Minowa and Numajiri off grid Japan in Aizu

snow action team 09.03.2020

Minowa and Numajiri in Aizu are a couple of off grid Japan secret stashes you have never heard of. Good! Neither have the pow hungry hordes in Hakuba or other areas already overrun. After nearly 30 years covering skiing in Japan we love nothing more than finding new places where we are still often the only westerners on the hill.

Minowa and Numajiri are two more to add to that list. Aizu itself has gained more popularity in recent seasons, as their big guns of Alts Bandai, Grandeco and Nekoma have justifiably been getting more attention as we have been telling you for a few years now.

The area around mighty Bandai-san is a magic mix of mountains, forests and lakes – most of the lakes created by the massive 1888 eruption that blocked numerous rivers and streams with lava flows and lahars. A huge disaster at the time, that killed 477 people, but it has left the magnificent shape of Mt Bandai today. The peak reaches 1816m.

Mt Adatara is just to the east of Bandai, another active volcano, and almost as high at 1715m. One of Japan’s most potent hot springs bubbles out the side of the mountain to form a steaming hot river, the Io, that makes for an amazing excursion from near the top of Numajiri ski area on the lower slopes of Adatara.

It’s certainly the hottest onsen I have ever got into, indoors or outdoors. The flourescent mud is something else! I didn’t cook myself fortunately, and can vouch for the therapeutic effects the locals at Nakanosawa Onsen brag about: all my aches and pains dissapeared and the hike down was a breeze. The access “track” is actually simply the route of the pipe the villagers installed to channel the water down to their ryokans, and the mix of waist deep snow and melted off bits next to the pipe makes for an interesting hike up. You pass a 40m or so high hot waterfall as you follow the pipe route higging the canyon wall. My local companion Shinji tells me you can get down under that in summer – which would be one amazing hot shower!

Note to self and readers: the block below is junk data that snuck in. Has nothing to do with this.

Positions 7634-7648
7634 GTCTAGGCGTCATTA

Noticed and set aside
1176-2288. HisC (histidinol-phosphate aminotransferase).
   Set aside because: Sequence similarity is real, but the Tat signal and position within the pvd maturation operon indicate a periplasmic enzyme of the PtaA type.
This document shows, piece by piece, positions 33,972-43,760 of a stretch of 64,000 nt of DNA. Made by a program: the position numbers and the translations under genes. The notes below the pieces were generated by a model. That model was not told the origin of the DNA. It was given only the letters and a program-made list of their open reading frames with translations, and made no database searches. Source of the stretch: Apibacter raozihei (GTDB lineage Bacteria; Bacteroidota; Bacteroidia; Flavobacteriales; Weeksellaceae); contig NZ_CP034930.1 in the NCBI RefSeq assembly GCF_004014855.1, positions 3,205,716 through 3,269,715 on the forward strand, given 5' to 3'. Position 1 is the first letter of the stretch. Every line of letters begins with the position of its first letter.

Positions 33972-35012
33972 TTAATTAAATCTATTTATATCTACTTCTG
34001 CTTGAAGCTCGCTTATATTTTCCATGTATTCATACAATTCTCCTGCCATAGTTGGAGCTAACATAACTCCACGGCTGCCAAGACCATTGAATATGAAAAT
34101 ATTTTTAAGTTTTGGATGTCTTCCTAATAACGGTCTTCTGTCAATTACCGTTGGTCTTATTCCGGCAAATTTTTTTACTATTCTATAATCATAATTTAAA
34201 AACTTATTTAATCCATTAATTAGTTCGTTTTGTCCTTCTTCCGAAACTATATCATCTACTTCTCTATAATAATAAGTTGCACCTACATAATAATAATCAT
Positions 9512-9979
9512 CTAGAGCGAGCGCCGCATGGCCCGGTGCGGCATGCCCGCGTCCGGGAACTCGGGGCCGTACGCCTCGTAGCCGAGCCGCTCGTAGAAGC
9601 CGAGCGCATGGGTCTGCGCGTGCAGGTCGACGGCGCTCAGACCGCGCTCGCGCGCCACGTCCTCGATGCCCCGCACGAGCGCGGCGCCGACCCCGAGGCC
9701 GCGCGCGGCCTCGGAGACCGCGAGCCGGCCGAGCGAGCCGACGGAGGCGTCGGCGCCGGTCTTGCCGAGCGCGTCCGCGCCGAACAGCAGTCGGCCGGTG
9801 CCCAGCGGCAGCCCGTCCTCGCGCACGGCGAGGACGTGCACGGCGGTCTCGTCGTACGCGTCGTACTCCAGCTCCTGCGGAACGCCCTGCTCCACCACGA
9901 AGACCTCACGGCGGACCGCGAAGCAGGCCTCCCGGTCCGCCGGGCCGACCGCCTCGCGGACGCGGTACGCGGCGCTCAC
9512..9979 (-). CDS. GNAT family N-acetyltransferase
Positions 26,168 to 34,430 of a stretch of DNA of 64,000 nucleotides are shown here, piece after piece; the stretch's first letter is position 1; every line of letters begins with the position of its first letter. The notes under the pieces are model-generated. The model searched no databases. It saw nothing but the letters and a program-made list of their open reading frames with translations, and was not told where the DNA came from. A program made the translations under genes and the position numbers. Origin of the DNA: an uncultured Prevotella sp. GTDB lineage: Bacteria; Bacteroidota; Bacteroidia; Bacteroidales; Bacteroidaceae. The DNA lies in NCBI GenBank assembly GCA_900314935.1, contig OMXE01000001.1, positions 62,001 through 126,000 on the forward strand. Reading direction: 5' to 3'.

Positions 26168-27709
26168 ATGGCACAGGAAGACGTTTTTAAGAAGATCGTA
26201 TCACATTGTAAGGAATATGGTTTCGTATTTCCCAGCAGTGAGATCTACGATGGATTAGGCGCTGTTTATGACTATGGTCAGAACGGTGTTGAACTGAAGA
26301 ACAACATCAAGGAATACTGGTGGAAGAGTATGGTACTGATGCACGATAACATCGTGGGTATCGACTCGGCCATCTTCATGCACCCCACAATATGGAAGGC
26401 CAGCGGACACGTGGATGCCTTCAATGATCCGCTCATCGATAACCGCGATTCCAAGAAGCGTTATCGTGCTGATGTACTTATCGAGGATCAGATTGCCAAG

Numajiri Ski Area

Numajiri claims to be oldest continously running ski area in Japan, since 1915, and have installed the first ski lift back in 1927. Be that as it may, it has certainly remained a peaceful little backwater. A short winding access road up from Nakanosowa Village brings you to the rustic base area at 850m. It doesn’t get more old school than this.

Trail map at Numajiri ski area
No need for flashing light boards with queue times, at Numajiri they just texta what’s closed on the map at the base © Owain Price

The trail map/course map for the day is updated with a texta on the poster next to the ticket window. A handful of food stalls and vans are scattered around, plus there’s a small restaurant. The barbecued rice balls with miso paste are a carbo-load steal at ¥300 a stick.

Barbecued rice balls and miso paste stall at Numajiri ski area, Aizu
¥300 a stick barbecued rice balls with miso paste yum © Owain Price

Being a weekend there’s a treat for the kids too – a petting zoo with cute rabbits, goats to feed, and a donkey ride.

Around them a 4 year old shredder is doing laps down his first in-run and riding it out with increasing confidence to the edge of the restaurant deck.

The inevitable ageing detachable quad and 4 pair lifts access a range of cruisy slopes up to a respectable 1,220m. Well, normally they do, today’s run and lift report reflects the effects of the mildest winter in decades. Normally Numajiri averages 6m plus snowfall a season. This late February day not much is open, including the short top pair lift that would access the 20% of ‘advanced’ terrain here, and some short but sweet powder shots. The local jibbers have a park of sorts with a couple of rails, a box and a medium size jump set up on the lower chunk of one of the two runs off the top. They were happily hiking and sessioning it for the couple of hours we were off hiking to the onsen river.